The search for biofuels is certainly driving up world prices. However, how much would falling cereal prices help those who already face malnutrition? In 1990, FAO counted 823 million malnourished people. One year ago, the organization estimated 820 million remain malnourished, still far off from the UN Millennium Development Goal of reducing the total 412 million by 2015.

According to FAO, three out of every four hungry people live in rural areas, where infrastructure is poor (good roads often provide better food security) and education rates remain low.

Thus, for the world’s undernourished, isn't the real issue the availability of food and not its price?

Reforming the $2 billion a year food aid budget has certainly become an issue for the Food and Agriculture Organization. Much of the problem, FAO asserts, rests with in-kind food aid, which means the aid is tied to special conditions. For example, countries receiving the aid must purchase the food from the donating country instead of purchasing food from regional or local stocks. Researchers argue that this in-kind aid, which makes up one-third of all food aid, unfairly hurts local merchants and farmers by introducing foreign food into the market, driving down prices. This has been a sticking point since 2001 in the Doha trade talks, says TIME.

Secondly, this food aid can be sold on the domestic market, which is called “monetization.” For example, American NGOs such as Catholic Relief Services (and until 2009 CARE) monetize U.S. rice (or corn or wheat) by shipping it to countries (using U.S.-based carriers) and selling this rice on its domestic market. The profits these organizations then make can put to funding development programs.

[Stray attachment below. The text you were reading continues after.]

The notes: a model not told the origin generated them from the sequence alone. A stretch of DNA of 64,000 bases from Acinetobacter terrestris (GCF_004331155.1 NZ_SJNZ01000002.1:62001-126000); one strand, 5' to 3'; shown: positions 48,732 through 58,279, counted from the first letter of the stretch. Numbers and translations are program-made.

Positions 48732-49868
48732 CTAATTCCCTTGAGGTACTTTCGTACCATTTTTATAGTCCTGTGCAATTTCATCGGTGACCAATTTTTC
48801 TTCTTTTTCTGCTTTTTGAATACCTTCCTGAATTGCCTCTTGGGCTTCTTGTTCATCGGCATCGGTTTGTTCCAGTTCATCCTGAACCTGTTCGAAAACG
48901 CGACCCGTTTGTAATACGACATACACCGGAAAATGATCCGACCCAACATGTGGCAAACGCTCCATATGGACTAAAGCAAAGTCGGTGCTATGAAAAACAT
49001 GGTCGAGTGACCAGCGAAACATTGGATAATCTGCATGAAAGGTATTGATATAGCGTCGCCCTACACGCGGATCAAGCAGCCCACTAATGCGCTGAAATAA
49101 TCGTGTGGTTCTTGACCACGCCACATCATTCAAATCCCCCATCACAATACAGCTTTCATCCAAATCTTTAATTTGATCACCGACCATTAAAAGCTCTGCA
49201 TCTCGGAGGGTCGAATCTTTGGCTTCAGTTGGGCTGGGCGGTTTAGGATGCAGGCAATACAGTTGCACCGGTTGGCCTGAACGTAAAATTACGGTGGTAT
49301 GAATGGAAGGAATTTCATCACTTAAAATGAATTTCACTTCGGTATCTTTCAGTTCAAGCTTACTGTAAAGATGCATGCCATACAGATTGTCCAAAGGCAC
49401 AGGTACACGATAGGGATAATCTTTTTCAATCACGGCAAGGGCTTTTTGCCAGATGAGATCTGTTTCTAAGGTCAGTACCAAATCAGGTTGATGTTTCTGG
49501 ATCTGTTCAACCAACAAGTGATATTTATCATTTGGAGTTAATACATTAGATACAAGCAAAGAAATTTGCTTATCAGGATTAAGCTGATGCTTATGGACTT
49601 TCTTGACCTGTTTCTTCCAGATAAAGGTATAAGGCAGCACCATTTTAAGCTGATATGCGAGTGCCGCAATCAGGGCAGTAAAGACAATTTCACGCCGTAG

Main recommendations of the report include (I quote):

  • Eliminate programme, or government-to-government food aid, which, by definition, is not specifically targeted to needy groups. Stop the “monetization” of aid, whereby one out of every four tonnes of food aid is sold in local markets of recipient countries to generate funds for development;
  • Deliver aid in the form of cash or food coupons where possible, and use in-kind food aid only where food insecurity is due to a shortage of food rather than to such problems as access to food. Assistance aimed at improving markets – by repairing roads or improving rural infrastructure, for example – is liable to be more effective;
  • Use local and regional food-aid procurement where appropriate, as this can be of great benefit to agricultural development in many low-income developing countries. Such purchases are not always desirable, however, as they can increase local prices.

The U.S. and Brazilian governments’ policies on biofuels do not constitute perfect solutions to climate and fuel concerns, but these problems are no where near the extent of worries envisioned here. However, world prices should be closely monitored going forward. In my mind, the inability to reform food aid from the prospective of donors and donor agencies will only do more to hurt those in need.